From sound to emotion

How music affects our feelings

by Bettina Zeidler (01.02.2023)

How can music evoke emotions? How can music calm and reduce stress? Systematic musicologist Bettina Zeidler introduces us to the world of music psychology.

Rrrriing rrrriing. The alarm clock rings - far too early, as usual. Dog-tired, you drag yourself to the bus stop. A late bus ensures that you arrive at work in a hurry and ultimately too late. There, the tasks pile up metres high. Another stressful day. Who hasn't experienced that? And even when it finally comes to an end and you're back home, the tension still lingers. Rapid pulse, short breath, restlessness.

What helps to calm down after such days? What slows down the pulse a little? And what leads to even and calm breathing? It's music. Because if you lie down on the couch after stressful days and turn on music, you quickly notice how you become more and more calm. This can be explained by the fact that when you listen to music, as well as when you make music, you synchronise yourself with the music. This means that sometimes your pulse and breathing rate adjust to the rhythm of the music completely unconsciously. In a way, you tune in to the music. For example, lullabies have a particularly calming effect due to their slow, swaying triple time.

Synchronising with a rhythm can be used not only to calm down, but also to activate. In competitive sports, for example, music is often used to speed up the pace. In fact, by matching movements to a rhythm, it is possible to increase the performance of sportspeople.

Synchronising with music can also play an important role in social interactions. If, for example, music is playing in the background during a joint dinner, this also unconsciously adapts movement sequences to it. As a result, not only each individual person synchronises with the music, but also the people present synchronise with each other. They all move to the same rhythm in their own individual way. There is evidence that synchronised movements can lead to more sympathy, helpfulness and connectedness. By feeling the latter, listening to music can also lead to an increased release of hormones that are usually released during feelings of happiness through experiencing social bonds. This includes, for example, situations such as the birth of a child or parental security.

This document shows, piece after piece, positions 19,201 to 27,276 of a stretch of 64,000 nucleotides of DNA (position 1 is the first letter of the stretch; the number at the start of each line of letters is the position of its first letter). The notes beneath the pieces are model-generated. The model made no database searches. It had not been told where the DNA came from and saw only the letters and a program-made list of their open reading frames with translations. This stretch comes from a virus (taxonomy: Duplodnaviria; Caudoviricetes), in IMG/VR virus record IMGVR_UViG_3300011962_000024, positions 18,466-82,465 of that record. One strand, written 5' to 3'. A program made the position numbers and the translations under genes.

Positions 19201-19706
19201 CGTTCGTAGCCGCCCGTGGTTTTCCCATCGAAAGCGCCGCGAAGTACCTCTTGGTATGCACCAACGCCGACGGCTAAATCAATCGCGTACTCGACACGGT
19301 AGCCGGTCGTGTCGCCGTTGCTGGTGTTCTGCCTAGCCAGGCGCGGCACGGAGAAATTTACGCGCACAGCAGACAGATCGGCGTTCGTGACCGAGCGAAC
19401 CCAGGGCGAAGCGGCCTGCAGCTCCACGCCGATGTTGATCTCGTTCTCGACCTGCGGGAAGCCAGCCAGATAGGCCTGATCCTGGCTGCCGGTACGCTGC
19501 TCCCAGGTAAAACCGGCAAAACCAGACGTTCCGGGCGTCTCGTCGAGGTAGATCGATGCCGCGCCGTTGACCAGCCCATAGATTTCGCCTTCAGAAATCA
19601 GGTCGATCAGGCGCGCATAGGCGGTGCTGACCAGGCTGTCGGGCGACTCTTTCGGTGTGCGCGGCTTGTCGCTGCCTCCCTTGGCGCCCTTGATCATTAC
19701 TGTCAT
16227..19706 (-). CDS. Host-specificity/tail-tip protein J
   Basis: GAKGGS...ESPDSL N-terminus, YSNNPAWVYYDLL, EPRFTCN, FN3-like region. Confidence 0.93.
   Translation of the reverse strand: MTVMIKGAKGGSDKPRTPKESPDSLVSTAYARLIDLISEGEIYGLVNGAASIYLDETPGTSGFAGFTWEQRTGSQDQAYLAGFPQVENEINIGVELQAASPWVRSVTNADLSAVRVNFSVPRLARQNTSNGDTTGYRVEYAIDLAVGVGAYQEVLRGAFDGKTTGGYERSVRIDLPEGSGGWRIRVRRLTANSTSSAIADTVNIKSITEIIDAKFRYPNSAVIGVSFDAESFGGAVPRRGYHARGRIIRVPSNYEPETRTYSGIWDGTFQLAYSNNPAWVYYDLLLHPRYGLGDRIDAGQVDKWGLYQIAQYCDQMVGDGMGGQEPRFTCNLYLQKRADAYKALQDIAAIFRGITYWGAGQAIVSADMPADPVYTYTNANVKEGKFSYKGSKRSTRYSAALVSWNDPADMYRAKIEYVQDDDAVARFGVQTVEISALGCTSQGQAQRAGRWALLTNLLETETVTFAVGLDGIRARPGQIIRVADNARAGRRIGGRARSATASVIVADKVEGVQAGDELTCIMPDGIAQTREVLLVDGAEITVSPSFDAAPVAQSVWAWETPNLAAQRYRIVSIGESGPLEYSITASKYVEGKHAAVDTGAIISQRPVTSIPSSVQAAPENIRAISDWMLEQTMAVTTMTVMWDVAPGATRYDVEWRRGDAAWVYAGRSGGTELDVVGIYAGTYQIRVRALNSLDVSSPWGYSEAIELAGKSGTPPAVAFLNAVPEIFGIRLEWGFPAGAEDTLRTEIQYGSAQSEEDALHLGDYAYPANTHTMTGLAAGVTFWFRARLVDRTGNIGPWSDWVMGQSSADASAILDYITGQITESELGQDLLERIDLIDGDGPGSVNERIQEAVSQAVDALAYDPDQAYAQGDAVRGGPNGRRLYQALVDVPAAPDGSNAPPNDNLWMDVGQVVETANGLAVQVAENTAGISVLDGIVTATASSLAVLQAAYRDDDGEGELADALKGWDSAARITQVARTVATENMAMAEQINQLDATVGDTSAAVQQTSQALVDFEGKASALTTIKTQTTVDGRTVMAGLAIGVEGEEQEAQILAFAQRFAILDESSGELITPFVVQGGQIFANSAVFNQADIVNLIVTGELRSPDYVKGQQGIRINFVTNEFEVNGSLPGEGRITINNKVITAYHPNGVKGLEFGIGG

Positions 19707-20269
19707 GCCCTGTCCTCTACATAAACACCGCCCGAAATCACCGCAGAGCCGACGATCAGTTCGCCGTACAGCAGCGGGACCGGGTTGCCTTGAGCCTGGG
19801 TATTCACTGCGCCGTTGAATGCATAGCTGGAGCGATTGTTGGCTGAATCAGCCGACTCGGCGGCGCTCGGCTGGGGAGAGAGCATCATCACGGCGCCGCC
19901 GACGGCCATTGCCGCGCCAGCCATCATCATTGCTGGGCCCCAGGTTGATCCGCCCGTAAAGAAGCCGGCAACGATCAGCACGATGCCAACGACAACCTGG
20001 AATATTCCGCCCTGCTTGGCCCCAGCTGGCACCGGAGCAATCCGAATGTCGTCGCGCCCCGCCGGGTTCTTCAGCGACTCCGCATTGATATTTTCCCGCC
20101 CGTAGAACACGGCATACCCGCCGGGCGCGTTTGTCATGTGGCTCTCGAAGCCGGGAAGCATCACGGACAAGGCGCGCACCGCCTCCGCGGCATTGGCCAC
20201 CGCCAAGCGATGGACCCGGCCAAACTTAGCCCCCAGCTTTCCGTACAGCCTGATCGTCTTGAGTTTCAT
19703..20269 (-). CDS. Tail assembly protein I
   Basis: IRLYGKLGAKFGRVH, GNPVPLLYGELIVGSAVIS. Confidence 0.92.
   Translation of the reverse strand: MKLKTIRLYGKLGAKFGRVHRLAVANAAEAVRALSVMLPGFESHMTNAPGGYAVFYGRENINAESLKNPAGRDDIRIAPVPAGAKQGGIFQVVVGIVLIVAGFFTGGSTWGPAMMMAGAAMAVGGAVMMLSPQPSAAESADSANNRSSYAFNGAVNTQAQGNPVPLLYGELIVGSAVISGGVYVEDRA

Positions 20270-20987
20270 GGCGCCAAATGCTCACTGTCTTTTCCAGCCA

The Emotional Power of Music

The Emotional Power of Music

Multidisciplinary perspectives on musical arousal, expression, and social control

Other hormones can be released by music, such as dopamine, popularly known as the happiness hormone. Listening to music with which you associate particularly positive memories and which gives you goose bumps leads to the release of dopamine. You feel fun and joy, similar to listening to a birthday serenade. If you are particularly happy about a serenade, a few tears of joy may roll down your cheeks. In fact, music can also influence other bodily functions such as the activity of the tear glands.